Okay, you know I can't resist telling you to get thee to WriteOnCon today! Yes, our second annual online kidlit conference started this morning and runs through Thursday. You can see the full schedule here. It's completely free, easy to register for, and things are already hopping! Opportunity and knowledge abounds.
But I also have some great tips from Ryann Kerekes who blogs at Novel Addiction. So make sure you open a tab for Ryann's blog and skip over when you're done here. Here are her tips!
1. Put a lampshade on it. This is the tactic of blatantly spelling out an unbelievable or implausible piece of your story so that you call it out and then move on, so your reader doesn’t get unnecessarily hung up on it. http://tvtropes.org/pmwiki/pmwiki.php/Main/LampshadeHanging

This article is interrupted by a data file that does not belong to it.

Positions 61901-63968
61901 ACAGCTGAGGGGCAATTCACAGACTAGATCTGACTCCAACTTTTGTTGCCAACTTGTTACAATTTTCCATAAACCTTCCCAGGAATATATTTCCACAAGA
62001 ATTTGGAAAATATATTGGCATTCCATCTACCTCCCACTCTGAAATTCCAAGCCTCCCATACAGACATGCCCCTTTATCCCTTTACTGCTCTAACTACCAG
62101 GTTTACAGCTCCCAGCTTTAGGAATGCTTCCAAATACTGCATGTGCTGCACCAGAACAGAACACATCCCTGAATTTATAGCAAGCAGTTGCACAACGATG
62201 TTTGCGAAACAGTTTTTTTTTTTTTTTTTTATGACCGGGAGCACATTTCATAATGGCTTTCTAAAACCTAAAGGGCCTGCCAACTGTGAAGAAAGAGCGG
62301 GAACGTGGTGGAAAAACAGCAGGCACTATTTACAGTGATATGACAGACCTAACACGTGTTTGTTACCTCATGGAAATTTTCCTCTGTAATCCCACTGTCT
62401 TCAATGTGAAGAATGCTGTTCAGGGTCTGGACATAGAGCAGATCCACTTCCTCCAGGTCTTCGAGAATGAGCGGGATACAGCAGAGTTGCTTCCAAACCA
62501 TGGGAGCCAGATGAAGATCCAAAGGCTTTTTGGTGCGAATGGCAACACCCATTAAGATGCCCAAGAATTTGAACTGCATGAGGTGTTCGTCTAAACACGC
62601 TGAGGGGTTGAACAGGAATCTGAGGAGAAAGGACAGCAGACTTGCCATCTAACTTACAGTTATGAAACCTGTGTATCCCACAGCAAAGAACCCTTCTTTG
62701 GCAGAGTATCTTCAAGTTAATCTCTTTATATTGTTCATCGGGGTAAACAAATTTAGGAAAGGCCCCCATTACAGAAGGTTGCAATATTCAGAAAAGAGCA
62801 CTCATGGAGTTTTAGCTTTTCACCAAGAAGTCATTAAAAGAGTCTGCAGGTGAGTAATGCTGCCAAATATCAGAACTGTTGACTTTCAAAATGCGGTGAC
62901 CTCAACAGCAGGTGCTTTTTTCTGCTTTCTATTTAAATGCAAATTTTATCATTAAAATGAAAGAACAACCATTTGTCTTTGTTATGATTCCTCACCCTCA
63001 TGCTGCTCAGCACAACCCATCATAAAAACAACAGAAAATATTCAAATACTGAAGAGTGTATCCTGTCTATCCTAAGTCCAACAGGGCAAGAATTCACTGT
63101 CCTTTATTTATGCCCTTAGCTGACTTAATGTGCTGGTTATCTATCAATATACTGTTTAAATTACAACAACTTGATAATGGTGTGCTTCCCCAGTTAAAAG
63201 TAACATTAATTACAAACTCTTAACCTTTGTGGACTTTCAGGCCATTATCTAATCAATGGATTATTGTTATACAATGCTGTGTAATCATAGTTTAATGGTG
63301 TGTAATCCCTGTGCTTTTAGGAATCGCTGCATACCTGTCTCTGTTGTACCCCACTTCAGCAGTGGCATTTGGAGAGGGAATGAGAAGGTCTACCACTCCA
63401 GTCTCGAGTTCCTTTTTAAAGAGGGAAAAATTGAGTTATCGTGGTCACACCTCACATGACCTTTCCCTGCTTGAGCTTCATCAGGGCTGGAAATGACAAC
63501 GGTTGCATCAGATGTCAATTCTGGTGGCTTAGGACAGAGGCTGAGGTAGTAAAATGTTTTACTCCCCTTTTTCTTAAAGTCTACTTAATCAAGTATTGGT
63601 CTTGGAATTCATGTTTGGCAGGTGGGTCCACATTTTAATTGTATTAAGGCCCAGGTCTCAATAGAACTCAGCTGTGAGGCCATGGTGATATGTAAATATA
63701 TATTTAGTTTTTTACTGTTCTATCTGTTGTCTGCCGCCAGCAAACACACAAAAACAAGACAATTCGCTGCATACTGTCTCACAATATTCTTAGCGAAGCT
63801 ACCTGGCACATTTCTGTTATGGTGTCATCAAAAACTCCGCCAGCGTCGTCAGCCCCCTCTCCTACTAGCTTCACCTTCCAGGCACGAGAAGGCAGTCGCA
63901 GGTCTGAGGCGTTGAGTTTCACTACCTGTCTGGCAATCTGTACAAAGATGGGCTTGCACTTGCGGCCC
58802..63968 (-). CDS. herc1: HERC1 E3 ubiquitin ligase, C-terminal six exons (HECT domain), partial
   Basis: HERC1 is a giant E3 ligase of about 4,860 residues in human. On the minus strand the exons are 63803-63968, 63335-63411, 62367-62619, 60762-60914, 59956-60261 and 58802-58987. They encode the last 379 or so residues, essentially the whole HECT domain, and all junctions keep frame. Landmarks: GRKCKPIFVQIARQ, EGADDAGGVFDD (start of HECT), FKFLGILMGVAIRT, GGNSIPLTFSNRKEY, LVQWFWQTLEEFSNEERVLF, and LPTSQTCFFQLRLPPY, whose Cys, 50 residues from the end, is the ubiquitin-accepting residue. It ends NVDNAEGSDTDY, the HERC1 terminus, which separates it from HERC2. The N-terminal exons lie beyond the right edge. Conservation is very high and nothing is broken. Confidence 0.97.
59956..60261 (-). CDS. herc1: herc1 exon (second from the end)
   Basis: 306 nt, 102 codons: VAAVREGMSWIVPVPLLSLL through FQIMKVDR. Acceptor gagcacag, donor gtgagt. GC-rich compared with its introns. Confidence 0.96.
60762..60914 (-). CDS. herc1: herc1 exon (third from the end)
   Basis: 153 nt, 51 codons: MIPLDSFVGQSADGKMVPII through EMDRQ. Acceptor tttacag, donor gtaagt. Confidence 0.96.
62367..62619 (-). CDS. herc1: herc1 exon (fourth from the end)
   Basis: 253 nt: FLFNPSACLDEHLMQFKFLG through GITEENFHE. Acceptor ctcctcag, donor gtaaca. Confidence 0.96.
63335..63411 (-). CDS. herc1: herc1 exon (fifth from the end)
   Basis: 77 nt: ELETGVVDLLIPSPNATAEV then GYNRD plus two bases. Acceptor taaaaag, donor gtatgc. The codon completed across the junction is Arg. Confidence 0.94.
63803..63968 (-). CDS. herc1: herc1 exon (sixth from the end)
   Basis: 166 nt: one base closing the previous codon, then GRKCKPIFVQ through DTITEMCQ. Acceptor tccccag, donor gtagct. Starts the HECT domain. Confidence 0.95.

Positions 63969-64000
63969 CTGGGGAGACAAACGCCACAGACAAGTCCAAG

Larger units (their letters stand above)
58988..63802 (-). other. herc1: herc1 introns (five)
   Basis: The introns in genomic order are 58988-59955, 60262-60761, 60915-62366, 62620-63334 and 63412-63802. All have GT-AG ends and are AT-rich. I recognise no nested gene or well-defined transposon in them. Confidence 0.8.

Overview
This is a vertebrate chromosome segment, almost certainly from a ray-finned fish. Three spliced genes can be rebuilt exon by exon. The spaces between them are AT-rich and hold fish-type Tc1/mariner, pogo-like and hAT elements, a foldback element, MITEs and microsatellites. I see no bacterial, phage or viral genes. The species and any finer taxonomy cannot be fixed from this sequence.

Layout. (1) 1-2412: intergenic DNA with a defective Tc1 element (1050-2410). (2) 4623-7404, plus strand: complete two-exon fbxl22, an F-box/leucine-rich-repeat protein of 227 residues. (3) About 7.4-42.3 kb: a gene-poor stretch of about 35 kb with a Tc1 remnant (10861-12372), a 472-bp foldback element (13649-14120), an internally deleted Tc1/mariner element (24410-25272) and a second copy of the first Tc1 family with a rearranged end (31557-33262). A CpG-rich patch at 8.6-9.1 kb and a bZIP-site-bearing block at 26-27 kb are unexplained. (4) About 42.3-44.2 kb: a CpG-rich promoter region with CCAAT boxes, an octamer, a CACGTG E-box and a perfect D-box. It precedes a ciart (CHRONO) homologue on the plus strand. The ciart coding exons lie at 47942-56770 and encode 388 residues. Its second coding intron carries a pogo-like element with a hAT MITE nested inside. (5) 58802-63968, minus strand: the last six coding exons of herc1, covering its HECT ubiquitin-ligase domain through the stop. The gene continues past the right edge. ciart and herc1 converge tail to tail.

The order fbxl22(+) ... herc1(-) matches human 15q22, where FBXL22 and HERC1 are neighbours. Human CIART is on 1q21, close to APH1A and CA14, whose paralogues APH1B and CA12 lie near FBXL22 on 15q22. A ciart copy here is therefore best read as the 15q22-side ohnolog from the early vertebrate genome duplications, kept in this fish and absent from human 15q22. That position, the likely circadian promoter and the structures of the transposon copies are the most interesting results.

2. If you introduce a gun –it must go off. The concept known as "Chekhov's gun" is where an element is introduced, but its significance does not become apparent until later on in the story. It’s also important to remember that if you are going to take the time to introduce something to your readers, ensure it has a purpose later on and will be followed up on.
3. Kill Your Darlings. The concept of "Kill your darlings" is credited to William Faulkner. “Darlings” can refer to pieces of your writing that you absolutely love. Be careful of these. If you love a certain scene, it may impair your objectivity, and as a writer, you must remember that nothing is safe from revision when needed. “Darlings” can also refer to characters. Again, be objective, don’t be afraid to challenge them, kill off someone, make things tougher on them, etc.